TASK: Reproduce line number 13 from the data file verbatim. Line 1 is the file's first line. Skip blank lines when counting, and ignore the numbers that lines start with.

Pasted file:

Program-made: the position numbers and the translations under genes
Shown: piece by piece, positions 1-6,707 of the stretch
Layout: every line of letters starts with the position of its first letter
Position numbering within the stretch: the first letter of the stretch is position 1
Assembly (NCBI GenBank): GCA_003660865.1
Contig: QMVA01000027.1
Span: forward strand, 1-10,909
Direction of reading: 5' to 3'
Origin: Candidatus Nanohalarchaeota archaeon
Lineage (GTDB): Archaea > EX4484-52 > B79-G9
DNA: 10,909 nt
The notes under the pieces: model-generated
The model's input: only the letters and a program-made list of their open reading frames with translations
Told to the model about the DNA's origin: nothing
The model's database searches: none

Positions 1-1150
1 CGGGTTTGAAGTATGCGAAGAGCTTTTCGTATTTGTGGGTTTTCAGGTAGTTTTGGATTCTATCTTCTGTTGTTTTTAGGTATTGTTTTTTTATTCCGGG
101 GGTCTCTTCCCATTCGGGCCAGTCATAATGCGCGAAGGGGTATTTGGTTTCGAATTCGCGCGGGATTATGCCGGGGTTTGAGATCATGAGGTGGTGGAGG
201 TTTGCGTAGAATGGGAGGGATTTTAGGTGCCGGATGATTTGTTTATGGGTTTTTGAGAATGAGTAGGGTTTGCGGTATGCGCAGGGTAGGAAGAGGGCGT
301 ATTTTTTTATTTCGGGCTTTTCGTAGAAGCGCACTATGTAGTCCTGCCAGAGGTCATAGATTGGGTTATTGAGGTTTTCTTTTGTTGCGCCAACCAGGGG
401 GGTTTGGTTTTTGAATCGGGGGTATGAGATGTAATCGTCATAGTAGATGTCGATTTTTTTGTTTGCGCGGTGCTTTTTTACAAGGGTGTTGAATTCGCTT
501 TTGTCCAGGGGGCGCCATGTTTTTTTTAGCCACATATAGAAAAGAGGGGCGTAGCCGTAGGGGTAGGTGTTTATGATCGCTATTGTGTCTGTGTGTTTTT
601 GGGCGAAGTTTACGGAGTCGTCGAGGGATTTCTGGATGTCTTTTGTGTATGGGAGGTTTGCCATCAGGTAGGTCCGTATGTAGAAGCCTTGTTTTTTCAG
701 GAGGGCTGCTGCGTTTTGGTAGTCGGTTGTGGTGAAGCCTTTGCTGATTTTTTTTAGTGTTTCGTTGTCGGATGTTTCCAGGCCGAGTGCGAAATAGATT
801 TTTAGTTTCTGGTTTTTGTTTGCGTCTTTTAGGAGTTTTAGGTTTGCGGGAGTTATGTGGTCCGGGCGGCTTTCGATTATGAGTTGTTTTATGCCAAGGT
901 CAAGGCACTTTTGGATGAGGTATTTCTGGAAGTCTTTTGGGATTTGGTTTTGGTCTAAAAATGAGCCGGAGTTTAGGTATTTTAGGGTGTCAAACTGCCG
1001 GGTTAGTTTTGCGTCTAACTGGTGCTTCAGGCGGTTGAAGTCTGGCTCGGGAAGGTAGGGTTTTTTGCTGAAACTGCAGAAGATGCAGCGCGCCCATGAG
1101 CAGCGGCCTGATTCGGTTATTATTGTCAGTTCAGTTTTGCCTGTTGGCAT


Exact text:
The model's input: only the letters and a program-made list of their open reading frames with translations